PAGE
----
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The Benefits of Class Mascots

Bob and Erma - snapshot by Kent Chapman

Bob and Erma - snapshot by Kent Chapman

One of the fun things I like to do in my class is use random names when I teach. One of my favorite names to use is BOB.

For example, when we’re working on math, I might explain that Bob has 6 triangles that are all the same size, and then I’ll ask the kids how many different sized triangles can Bob make from them.

Of course, there was no rhyme or reason to the name; it was just the first one to come off the top of my head. However, soon Bob was making daily appearances in class, particularly during math.

When my wife and I moved from Sacramento to Maine in 1995, my class got me a going-away present: a Mr. Potato Head. But he was a little different; he had “BOB” written in black sharpie across his hat. I was happy with the gift, but had no clue how central he would eventually become to my class. I simply packed him up along with all my other teaching stuff, and took him to Maine with me.

My new 4th grade class in Maine was delighted with Bob, and readily adopted him as their new classroom buddy. He took his place proudly on my teacher desk, and continued to feature prominently in my class lessons.

When picture day arrived, one of my students asked if I was going to take Bob with us for the class picture. I hadn’t really planned on it, but I thought it was a great idea. When we were called down for our turn, each of us had our pictures taken, including Bob. Those photos were then compiled into one overall class photo.

That was the true beginning of Bob becoming my class mascot and icon.

It wasn’t long before we started to go a little nuts with Bob. He went everywhere with us. He went to school assemblies, Friday sing-a-longs, and even on class field trips (although he stayed behind on the bus, to protect the kids’ belongings).

Then I got an idea. Bob should visit the kids at home! I started a “Bob photo album” which the kids would add to after a home visit. As I mentioned in my earlier post, every teacher should find what makes their class “tick”. Bob was that for my first class in Maine. There he was, a small brown piece of plastic with body parts, yet he would help make our year full of fun and laughter.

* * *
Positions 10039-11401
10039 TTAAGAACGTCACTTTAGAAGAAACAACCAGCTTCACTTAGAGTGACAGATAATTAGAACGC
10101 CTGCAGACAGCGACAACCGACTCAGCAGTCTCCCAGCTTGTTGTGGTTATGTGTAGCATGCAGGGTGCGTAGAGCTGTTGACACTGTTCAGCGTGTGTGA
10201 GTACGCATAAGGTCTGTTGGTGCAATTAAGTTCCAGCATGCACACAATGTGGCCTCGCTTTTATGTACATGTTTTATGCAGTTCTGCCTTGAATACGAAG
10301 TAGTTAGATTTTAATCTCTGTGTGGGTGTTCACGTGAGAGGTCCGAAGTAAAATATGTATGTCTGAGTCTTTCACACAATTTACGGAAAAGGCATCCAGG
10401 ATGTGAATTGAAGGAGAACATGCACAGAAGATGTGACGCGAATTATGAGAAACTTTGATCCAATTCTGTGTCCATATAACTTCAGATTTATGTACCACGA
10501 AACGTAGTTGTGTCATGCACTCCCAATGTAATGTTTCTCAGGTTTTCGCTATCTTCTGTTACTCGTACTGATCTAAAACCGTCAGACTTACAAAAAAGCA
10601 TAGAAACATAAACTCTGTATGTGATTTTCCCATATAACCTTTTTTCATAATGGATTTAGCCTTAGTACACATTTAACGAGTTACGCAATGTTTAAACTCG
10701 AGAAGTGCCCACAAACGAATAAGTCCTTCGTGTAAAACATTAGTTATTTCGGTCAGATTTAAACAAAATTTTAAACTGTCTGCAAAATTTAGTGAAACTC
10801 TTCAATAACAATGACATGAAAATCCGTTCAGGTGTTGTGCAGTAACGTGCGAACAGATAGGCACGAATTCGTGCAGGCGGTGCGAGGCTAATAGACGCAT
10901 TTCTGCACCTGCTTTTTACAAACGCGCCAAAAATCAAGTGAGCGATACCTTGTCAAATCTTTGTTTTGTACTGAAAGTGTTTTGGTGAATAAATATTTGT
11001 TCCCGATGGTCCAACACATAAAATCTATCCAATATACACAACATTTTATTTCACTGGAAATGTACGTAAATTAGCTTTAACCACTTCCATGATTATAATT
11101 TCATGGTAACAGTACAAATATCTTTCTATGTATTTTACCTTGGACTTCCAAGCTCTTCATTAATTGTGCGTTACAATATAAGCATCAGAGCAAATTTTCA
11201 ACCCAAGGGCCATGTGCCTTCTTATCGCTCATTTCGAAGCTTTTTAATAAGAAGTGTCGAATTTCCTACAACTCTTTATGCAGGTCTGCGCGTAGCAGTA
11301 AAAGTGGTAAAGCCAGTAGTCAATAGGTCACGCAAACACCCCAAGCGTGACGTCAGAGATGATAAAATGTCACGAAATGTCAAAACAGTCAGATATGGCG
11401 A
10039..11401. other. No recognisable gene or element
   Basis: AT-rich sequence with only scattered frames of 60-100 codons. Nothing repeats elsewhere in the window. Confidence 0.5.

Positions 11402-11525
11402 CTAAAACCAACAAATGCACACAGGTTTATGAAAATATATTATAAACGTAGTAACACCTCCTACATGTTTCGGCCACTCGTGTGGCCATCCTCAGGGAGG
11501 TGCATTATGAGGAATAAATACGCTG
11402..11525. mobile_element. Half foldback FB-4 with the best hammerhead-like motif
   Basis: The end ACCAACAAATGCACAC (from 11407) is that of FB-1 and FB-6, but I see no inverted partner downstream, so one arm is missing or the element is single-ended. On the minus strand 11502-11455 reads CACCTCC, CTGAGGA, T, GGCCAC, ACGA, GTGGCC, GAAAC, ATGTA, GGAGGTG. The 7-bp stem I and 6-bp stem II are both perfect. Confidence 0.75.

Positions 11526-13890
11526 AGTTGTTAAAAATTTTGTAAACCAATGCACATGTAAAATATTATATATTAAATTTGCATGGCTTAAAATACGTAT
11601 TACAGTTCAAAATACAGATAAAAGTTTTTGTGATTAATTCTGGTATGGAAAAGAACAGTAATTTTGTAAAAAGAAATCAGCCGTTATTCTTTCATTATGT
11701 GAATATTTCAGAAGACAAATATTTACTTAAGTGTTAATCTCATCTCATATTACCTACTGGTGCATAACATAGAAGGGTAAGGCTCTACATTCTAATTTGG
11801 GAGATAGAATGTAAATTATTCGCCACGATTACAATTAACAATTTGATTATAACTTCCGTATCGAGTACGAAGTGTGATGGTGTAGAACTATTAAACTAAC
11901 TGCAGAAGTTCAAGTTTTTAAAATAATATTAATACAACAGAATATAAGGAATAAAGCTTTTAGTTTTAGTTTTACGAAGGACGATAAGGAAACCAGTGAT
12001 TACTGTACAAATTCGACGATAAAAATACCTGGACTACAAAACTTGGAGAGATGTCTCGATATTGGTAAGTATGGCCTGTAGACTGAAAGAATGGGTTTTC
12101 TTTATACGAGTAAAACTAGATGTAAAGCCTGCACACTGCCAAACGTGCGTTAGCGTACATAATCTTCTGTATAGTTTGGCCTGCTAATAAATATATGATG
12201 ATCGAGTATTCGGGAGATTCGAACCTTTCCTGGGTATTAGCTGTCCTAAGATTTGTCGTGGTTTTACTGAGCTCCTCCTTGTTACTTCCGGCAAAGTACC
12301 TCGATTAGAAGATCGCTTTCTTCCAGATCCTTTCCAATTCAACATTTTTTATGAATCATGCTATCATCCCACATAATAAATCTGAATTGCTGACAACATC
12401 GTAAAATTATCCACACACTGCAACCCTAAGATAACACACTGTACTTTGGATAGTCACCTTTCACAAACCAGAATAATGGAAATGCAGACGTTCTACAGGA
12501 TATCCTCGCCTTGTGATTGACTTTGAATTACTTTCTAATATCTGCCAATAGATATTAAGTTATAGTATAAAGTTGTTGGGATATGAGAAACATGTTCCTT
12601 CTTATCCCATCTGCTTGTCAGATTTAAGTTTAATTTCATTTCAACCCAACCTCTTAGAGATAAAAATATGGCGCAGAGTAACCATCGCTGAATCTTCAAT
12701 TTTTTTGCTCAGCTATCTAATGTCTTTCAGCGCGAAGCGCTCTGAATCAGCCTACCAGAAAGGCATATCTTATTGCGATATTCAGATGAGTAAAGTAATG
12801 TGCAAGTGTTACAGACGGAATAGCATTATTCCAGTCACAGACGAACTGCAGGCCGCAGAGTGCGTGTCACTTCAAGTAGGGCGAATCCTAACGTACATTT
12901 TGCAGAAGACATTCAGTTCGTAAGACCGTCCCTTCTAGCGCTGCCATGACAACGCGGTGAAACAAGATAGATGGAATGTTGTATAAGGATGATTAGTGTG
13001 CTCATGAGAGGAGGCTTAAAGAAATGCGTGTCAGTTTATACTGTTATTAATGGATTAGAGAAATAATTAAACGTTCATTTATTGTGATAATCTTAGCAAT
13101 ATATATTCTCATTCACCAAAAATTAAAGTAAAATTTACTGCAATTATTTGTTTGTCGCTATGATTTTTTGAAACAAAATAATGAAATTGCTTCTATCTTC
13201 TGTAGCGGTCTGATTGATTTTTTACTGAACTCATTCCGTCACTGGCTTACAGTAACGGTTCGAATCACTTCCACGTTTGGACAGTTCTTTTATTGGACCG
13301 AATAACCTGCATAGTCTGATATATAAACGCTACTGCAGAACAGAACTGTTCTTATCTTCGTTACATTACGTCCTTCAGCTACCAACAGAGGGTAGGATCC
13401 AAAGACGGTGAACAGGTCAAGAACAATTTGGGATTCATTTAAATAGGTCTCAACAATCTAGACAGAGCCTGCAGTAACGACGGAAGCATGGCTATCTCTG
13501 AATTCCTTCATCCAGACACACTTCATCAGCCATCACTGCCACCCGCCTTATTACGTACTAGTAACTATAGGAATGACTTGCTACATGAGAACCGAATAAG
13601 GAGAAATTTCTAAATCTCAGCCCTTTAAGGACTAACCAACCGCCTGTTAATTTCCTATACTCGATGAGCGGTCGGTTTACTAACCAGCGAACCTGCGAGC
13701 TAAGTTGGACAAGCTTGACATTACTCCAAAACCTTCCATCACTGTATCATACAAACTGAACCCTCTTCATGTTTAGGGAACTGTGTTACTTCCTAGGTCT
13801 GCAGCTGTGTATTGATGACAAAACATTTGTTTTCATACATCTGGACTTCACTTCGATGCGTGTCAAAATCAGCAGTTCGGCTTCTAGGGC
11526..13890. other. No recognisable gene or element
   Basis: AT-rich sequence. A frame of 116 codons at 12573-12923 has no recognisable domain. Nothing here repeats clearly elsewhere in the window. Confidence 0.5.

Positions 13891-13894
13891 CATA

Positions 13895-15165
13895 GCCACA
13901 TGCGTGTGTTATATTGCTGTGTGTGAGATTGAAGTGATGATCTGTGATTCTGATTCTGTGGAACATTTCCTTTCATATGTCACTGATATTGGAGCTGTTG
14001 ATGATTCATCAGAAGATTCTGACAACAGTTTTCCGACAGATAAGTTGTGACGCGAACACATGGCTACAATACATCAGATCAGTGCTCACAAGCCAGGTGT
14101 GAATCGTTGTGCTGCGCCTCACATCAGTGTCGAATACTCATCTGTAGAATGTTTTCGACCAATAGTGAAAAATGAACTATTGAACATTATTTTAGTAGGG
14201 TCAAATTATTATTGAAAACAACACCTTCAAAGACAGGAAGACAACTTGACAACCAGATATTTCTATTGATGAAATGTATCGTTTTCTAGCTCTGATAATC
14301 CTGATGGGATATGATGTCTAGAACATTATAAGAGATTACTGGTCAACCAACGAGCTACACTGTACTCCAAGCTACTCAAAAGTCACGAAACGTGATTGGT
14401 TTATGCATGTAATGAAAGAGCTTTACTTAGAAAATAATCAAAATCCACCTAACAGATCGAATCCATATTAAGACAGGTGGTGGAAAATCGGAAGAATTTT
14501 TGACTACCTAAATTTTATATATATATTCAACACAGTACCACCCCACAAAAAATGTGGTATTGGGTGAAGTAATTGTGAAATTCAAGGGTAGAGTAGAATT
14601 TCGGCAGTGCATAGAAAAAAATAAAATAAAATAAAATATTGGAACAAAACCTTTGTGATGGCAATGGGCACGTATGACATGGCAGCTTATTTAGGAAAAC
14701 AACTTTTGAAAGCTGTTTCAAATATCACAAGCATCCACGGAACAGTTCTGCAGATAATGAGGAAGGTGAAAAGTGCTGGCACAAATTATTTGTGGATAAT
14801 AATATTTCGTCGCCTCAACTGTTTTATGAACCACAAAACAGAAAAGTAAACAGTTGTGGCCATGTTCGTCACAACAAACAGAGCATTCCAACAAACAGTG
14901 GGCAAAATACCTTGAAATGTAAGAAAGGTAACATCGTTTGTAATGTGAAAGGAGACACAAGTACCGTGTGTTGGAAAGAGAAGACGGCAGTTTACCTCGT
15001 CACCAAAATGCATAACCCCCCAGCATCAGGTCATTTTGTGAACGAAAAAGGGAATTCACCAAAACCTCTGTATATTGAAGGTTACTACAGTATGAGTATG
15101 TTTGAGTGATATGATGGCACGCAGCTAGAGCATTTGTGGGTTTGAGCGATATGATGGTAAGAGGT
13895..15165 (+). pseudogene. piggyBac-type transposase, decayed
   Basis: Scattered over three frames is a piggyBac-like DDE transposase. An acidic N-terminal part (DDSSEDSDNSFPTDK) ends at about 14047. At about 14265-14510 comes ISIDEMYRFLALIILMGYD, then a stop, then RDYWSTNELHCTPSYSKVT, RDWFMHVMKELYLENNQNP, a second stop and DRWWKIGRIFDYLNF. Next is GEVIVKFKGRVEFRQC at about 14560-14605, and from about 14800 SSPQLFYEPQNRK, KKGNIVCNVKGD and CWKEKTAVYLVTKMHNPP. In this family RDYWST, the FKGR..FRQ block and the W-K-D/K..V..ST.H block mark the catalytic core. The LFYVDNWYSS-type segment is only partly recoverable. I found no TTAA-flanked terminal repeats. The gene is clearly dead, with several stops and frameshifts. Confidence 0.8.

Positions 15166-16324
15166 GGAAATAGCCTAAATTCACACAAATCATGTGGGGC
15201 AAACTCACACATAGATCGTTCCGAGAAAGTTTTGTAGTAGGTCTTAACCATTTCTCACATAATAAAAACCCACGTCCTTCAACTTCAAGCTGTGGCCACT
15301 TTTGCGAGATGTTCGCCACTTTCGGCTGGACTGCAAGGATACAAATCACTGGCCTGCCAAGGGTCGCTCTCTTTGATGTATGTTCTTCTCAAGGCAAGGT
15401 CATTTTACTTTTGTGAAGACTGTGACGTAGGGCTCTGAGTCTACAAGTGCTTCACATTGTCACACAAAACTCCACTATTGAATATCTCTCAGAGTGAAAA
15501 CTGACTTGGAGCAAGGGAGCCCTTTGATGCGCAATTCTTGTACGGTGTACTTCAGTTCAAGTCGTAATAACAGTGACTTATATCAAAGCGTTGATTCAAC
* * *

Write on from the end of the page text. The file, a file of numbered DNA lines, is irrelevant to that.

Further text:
I was lucky enough to loop up to the next grade with my class the next year. Of course, Bob looped right along with us. Just after the beginning of the new school year, the class surprised me with a Mrs. Potato Head, whom we quickly gave a name via a class vote. “Erma” would be her name, and as you might guess in a class full of fifth graders, she and Bob immediately fell in love. In fact you might say it was true love as soon as they laid eyes on each other.

Potato eyes, that is.

By Christmas vacation, they were engaged, and a class project–based on geography  and math–was to plan their honeymoon. The kids had a great time with the assignment, never really thinking of it as “work”. Bob and Erma made sure of that.

At the end of the year, Bob and Erma were married in a grand ceremony. And when I say “married”, I mean that they literally had a complete wedding. One parent made the cake. A student, Conor, played the wedding march on a keyboard. We even had a flower girl, ring bearer, groomsmen, and bridesmaids, all members of the class of course. To this day, I have a wedding album that I keep in my desk and share every year. This year will be their 15th wedding anniversary.

Class mascots can quickly give your room a sense of character and responsibility. They’re also a lot of fun! Whether it’s a live rat, a guinea pig, or a plastic potato with a silly grin, your mascot can become an incredibly rich part of the students’ year.

Include your mascot whenever and wherever you can.  Make up a worksheet that features your mascot in the assignment. These days, you’re likely to find Bob and Erma hanging out on my desk, or visiting a student for “study buddy” time. Over the summer, it’s Bob who writes a letter of introduction to the incoming class–not me.

If you don’t have a class mascot, I strongly recommend you consider getting one. You might want to brainstorm with your class what your mascot could be. Perhaps you might want to create one, using wood, papier-mâché, or cardboard. You might even already have something in your class that the kids have taken a liking to, like a stuffed animal or a plastic frog. Anything will work, really. Give it a name, and voilà–I guarantee that it will take on a personality, and a life, of its own.

Better yet, it’s something the kids will remember forever.

Until next time…

Don’t Stop Believin’, and TeachLikeCrazy!

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